A long, long time ago Spigelman CJ used a quaint but obscure expression to describe what was required to constitute unconscionable conduct under the Trade Practices Act. He said the conduct had to involve a "high degree of moral obloquy": Attorney-General (New South Wales) v World Best Holdings Ltd (2005) 63 NSWLR 557; [2005] NSWCA 261 at [121].

Lawyers have ever since been trying to understand what that expression means (and be certain as to its spelling) and whether it is a touchstone of unconscionability. Despite many subsequent cases critical of the use of that expression as either a gateway to relief or as appropriately descriptive of the nature of the conduct, it has simply not passed into legal oblivion.

Hopefully these comments by Beazley P in Ipstar Australia Pty Ltd v APS Satellite Pty Ltd [2018] NSWCA 15 at [278] will see the expression finally laid to rest.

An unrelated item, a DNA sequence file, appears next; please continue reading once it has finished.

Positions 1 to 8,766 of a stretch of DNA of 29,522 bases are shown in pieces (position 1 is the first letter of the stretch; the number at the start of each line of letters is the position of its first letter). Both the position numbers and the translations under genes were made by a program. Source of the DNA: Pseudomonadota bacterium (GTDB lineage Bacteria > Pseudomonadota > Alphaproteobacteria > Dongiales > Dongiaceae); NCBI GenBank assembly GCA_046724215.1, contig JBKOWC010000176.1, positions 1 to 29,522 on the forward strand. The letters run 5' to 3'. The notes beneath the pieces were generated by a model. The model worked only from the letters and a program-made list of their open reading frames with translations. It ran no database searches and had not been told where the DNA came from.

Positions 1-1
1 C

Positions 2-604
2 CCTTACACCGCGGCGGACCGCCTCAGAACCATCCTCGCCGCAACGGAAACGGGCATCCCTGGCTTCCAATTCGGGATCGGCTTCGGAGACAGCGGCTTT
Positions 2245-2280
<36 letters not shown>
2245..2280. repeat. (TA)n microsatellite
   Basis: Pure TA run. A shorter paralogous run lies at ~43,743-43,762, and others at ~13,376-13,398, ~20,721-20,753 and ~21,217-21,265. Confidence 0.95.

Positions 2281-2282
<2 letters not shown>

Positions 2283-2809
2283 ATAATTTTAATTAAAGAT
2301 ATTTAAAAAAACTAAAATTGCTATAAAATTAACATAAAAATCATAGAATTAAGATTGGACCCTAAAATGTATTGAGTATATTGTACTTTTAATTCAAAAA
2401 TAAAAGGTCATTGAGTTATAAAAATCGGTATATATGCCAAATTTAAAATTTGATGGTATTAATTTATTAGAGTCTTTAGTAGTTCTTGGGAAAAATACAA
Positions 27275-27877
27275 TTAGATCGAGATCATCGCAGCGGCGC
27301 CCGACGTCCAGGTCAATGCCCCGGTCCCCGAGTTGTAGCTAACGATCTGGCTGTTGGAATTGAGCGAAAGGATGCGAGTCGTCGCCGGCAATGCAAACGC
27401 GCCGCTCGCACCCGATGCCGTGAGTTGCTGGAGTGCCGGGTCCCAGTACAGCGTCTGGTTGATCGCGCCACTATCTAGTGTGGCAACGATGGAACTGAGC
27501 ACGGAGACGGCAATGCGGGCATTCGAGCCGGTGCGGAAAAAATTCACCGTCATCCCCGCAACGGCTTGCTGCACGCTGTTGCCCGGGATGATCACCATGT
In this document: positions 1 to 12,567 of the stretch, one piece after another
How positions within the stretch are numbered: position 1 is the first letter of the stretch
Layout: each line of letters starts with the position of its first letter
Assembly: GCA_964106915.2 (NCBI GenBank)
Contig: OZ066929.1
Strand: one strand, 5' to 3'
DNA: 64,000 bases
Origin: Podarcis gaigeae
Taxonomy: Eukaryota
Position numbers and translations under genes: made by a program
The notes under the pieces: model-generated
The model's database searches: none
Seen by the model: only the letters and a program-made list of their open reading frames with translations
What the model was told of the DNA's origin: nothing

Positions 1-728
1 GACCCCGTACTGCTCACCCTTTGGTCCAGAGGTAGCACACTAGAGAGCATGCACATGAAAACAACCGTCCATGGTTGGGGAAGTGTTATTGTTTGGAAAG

“Moral” is a notoriously imprecise adjective: “someone under a moral obligation” was the example of conceptual uncertainty chosen in Re Baden’s Deed Trusts (No 2) [1973] Ch 9 at 20. When combined with “obloquy”, which is scarcely a word in common parlance, the imprecision is heightened. To insist on the presence of a “high level” of such an imprecise quality does not, in my respectful opinion, assist in the task of giving legal meaning to unconscionable in s 22 of the Australian Consumer Law. But even if the epithet were less imprecise, there would be no warrant to construe s 22 as being subject to some threshold requirement. Instead the statutory language falls to be applied in terms."